which some of us climbed to get a better view of the surrounding landscape.
Yesnaby cliffs are on the west coast of the main island and we went to explore them. What a stunning place! The cliffs are gorgeous and have a 'sliced' appearance, of layer upon layer, as each one formed. We took a nice walk along the cliffs. Some people in our group are much more hardcore than me and got right up to the edge and were climbing down the little ledges. However the sea crashing at the rocks below and just being a general scaredy cat kept me away. I could see all the way along the coast as the cliffs zigzagged in and out of the water. There are also some sea stacks, but I have to say they didn't look as cool as the ones in Duncansby. There is also a disused gun battery there. We saw lots of walkers there and I think a couple of climbers. It would be so nice to do a longer day hike along the cliffs and the surrounding coastline.
We had already crammed a lot into the morning, but there was one more place to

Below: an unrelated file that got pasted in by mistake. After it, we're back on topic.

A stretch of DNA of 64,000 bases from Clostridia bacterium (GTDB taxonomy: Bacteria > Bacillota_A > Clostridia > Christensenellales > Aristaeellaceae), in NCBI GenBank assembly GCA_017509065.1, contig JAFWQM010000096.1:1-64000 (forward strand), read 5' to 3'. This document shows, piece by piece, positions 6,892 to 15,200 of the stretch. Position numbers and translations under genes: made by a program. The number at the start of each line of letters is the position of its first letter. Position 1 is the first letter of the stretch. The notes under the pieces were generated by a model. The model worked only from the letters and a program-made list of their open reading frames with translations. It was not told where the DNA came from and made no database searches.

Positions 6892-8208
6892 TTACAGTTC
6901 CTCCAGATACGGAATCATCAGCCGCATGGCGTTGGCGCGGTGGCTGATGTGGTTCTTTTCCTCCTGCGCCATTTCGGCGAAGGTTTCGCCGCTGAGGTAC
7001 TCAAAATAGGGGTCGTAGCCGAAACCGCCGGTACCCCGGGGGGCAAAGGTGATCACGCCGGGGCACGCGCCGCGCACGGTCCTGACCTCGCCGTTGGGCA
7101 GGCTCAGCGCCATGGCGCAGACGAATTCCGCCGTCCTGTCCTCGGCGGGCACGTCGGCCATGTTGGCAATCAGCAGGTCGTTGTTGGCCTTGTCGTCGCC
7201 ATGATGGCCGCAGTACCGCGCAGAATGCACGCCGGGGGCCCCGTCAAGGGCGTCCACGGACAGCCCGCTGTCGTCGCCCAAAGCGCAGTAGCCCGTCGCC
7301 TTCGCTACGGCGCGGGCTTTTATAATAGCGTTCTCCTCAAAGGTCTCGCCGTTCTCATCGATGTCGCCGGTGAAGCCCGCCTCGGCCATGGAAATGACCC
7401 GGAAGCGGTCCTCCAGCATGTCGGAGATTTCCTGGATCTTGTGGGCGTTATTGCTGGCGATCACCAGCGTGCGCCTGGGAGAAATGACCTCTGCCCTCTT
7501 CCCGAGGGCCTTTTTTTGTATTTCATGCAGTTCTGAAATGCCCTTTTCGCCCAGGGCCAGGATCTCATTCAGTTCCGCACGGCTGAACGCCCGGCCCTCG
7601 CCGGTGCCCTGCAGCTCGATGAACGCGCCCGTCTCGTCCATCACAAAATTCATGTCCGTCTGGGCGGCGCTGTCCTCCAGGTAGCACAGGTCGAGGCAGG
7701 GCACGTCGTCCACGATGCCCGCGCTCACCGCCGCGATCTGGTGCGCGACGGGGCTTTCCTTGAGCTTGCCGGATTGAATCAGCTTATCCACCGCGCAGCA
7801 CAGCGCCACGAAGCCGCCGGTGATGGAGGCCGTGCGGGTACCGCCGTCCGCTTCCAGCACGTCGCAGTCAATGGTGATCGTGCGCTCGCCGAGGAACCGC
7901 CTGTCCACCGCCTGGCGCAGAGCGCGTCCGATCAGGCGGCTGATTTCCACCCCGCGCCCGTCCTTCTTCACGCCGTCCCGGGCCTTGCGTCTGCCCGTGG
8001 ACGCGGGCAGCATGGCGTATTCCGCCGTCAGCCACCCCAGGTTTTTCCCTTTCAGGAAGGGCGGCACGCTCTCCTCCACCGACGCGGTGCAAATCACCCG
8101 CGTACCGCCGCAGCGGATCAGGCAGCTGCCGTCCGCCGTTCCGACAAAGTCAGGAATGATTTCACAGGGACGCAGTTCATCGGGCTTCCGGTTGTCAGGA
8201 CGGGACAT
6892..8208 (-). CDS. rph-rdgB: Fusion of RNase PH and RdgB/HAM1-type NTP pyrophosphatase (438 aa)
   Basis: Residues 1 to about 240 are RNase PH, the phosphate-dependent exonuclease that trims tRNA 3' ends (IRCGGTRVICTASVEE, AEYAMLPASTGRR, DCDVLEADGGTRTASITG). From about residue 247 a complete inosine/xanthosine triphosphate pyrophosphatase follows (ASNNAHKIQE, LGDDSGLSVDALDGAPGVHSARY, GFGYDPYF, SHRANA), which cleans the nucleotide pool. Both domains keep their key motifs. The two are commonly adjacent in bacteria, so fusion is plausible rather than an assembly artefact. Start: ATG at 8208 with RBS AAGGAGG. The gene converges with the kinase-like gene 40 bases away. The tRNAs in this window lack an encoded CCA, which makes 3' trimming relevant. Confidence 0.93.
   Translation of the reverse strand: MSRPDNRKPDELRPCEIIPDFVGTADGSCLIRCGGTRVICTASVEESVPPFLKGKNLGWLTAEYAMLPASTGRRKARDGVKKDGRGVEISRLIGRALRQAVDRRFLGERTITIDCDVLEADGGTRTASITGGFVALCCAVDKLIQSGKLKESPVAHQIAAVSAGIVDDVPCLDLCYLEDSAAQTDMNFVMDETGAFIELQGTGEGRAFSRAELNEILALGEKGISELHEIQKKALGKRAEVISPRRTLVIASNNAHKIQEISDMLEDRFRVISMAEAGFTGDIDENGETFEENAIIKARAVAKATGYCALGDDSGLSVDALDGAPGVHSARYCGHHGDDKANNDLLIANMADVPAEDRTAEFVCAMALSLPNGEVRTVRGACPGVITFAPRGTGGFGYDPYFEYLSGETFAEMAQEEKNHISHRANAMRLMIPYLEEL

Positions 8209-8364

visit before lunch, Skara Brae. Skara Brae was a neolithic village built around 5,000 years ago, which was inhabited before the pyramids in Egypt and Stonehenge were built. That is old! It lay undiscovered in modern times until 1850 when a storm hit the Orkneys and uncovered the remains of the village. The 7th Laird of Skaill House, William Graham Watt, discovered the remains and began excavating the area himself. Our first port of call was the visitors centre. This gave us all the background information about Skara Brae. Since the site is so old, archaeologists and historians cannot make any concrete suggestions about what definitely happen there and how the site evolved, so there is a lot of guesswork. I loved all the vague language that was used in the information, 'well it could have been used for this...' It definitely made the place see more mysterious and the fact they don't know why abandoned the site, war? lack of food? migration? There was a mock up of one of the dwellings so we headed in there for a look around and to see what it would have been live to live in one of the houses at Skara